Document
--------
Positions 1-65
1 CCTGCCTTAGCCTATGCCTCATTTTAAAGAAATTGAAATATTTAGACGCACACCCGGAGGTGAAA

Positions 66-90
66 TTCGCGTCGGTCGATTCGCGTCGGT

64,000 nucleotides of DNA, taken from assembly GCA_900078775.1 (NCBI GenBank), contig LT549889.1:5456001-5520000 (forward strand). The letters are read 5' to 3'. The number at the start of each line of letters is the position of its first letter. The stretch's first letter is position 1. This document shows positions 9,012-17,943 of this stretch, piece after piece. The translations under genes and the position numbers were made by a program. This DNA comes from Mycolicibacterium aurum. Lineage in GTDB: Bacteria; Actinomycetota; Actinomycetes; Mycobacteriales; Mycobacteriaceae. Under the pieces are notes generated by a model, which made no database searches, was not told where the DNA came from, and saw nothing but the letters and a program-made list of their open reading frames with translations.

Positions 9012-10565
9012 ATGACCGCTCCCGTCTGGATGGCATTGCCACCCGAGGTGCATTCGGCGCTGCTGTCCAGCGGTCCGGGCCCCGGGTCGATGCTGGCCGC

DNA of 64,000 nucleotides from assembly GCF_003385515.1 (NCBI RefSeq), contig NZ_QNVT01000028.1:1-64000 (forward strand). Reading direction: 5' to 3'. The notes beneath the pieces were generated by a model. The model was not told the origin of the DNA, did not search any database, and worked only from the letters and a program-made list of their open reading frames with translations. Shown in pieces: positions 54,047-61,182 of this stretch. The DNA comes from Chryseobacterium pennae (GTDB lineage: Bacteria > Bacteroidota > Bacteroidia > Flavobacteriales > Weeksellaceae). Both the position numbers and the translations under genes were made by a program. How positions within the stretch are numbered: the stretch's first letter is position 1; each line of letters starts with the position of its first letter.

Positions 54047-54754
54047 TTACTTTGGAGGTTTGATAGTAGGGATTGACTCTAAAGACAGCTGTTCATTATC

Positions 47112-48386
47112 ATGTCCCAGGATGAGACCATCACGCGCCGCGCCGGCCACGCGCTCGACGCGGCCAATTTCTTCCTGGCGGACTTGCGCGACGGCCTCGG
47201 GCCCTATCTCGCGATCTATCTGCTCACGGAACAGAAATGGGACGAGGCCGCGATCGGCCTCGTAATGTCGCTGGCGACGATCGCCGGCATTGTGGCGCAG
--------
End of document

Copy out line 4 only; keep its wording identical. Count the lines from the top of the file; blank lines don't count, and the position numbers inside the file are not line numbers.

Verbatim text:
66 TTCGCGTCGGTCGATTCGCGTCGGT